Analysis of Flight 103 Cockpit Voice Recorder


1. Introduction

This appendix describes and analyses the different types of recorded data which were examined during the investigation of the accident to Boeing 747 registration N739PA at Lockerbie on 21 December 1988. The recorded data consists of that from the Cockpit Voice Recorder (CVR), the Digital Flight Data Recorder (DFDR), Air Traffic Control (ATC) radio telephony (RTF), ATC radar, and British Geological Survey seismic records. The time correlation of the records is also discussed.

2. Digital flight data recorder

The flight data recorder installation conformed to ARINC 573B standard with a Lockheed Model 209 DFDR receiving data from a Teledyne Controls Flight Data Acquisition Unit (FDAU). The system recorded 22 analogue parameters and 27 discrete (event) parameters. The flight recorder control panel was located in the flight deck overhead panel. The FDAU was in the main equipment centre at the front end of the forward hold and the flight recorder was mounted in the aft equipment centre.

2.1 DFDR strip and examination

Internal inspection of the DFDR showed that there was considerable disruption to the control electronics circuits. The crash protection was removed and the plastic recording tape was found detached from its various guide rollers and tangled in the tape spools. There was no tension in the negator springs. This indicated that the tape had probably moved since electrical power was removed from the recorder. The position of the tape in relation to the record/replay heads was marked with a piece of splicing tape in order to quantify the movement. To ensure that no additional damage was caused to the tape it was necessary to cut the negator springs to separate the upper and lower tape reels.

The crinkling and stretching of the tape and the damage to the control electronics meant that the tape had to be replayed outside the recorder. AAIB experience has shown that the most efficient method of replaying stretched Lockheed recorder tapes is to re-spool the tape into a known serviceable recorder, in this case a Plessey 1584G.

2.2 DFDR replay

The 25 hour duration of the DFDR was satisfactorily replayed. Data relating to the accident flight was recorded on track 2. The only significant defect in the recording system was that normal acceleration was inoperative. There was one area on the tape, 2 minutes from the end, where data synchronisation was lost for 1 second.

Decoding and reduction of the data from the accident flight showed that no abnormal behaviour of the data sensors had been recorded. The recorded data simply stopped. Figure C-1 is a graphical representation of the main flight parameters.

2.3 DFDR analysis

In order to ensure that all recorded data from the accident flight had been decoded and to examine the quality of the data at the end of the recording, a section of tape, including both the most recently recorded data and the oldest data (data from 25 hours past), was replayed through an ultra-violet (UV) strip recorder. The data was also digitised and the resulting samples used to reconstruct the tape signal on a VDU.

Both methods of signal representation were used to determine the manner by which the recorder stopped. There was no gap between the most recently recorded data and the 25 hour old data. This showed that the recorder stopped while there was an incoming data stream from the FDAU. The recorder, therefore, stopped because its electrical supply was disconnected. The tape signal was examined for any transients or noise signals that would have indicated the presence of electrical disturbances prior to the recorder stopping. None was found and this indicated that there had been a quick clean break of the electrical supply.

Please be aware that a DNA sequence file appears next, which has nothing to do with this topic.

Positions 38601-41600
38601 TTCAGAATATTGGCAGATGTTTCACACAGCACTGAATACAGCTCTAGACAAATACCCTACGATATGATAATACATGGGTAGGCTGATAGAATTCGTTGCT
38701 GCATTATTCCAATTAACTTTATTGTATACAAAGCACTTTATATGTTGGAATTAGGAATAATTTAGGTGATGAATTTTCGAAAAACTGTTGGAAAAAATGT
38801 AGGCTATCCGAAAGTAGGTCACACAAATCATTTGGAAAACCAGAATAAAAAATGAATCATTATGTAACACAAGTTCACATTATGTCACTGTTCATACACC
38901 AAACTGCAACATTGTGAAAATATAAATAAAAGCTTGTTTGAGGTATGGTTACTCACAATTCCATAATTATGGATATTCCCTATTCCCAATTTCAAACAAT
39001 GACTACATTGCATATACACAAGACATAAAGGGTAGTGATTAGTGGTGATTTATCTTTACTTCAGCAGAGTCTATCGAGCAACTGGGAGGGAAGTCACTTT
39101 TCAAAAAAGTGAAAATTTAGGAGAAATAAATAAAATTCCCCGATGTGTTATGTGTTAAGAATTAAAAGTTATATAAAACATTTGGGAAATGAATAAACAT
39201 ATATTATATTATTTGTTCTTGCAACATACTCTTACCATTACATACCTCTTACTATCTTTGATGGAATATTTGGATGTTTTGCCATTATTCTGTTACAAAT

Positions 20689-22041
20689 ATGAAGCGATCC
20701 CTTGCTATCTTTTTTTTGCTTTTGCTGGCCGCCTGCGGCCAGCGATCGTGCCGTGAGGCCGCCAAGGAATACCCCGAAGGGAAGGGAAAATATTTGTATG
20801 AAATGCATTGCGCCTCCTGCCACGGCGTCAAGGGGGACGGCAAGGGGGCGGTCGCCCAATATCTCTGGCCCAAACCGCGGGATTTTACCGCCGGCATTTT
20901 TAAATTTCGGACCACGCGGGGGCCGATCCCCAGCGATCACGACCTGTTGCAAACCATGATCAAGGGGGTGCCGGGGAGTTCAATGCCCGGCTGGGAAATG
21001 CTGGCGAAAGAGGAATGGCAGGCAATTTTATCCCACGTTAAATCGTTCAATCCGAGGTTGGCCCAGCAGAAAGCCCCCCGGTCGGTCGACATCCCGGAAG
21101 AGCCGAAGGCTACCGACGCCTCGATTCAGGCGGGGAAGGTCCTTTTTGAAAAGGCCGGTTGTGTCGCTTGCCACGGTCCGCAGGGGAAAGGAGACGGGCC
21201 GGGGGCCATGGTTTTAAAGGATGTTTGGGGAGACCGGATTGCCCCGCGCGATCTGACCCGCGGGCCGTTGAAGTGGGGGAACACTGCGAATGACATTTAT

The last seconds of data were decoded independently using both the UV record and the digitised signal. Only 17 bits of data were not recoverable (less that 23 milliseconds) and it was not possible to establish with any certainty if this data was from the accident flight or if it was old data from a previous recording.

A working group of the European Organisation for Civil Aviation Electronics (EUROCAE) was, during the period of the investigation, formulating new standards (Minimum Operational Performance Requirement for Flight Data Recorder Systems, Ref:- ED55) for future generation flight recorders which would have permitted delays between parameter input and recording (buffering) of up to ? second. These standards are intended to form the basis of new CAA specifications for flight recorders and may be adopted worldwide.

The analysis of the final data recorded on the DFDR was possible because the system did not buffer the incoming data. Some existing recorders use a process whereby data is stored temporarily in a memory device (buffer) before recording. The data within this buffer is lost when power is removed from the recorder and in currently designed recorders this may mean that up to 1.2 seconds of final data contained within the buffer is lost. Due to the necessary processing of the signals prior to input to the recorder, additional delays of up to 300 milliseconds may be introduced. If the accident had occurred when tha aircraft was over the sea, it is very probable that the relatively few small items of structure, luggage and clothing showing positive evidence of the detonation of an explosive device would not have been recovered. However, as flight recorders are fitted with underwater location beacons, there is a high probability that they would have been located and recovered. In such an event the final milliseconds of data contained on the DFDR could be vital to the successful determination of the cause of an accident whether due to an explosive device or other catastrophic failure. Whilst it may not be possible to reduce some of the delays external to the recorder, it is possible to reduce any data loss due to buffering of data within the data acquisition unit.

It is, therefore, recommended that manufacturers of existing recorders which use buffering techniques give consideration to making the buffers non-volatile, and hence recoverable after power loss. Although the recommendation on this aspect, made to the EUROCAE working group during the investigation, was incorporated into ED55, it is also recommended that Airworthiness Authorities re-consider the concept of allowing buffered data to be stored in a volatile memory.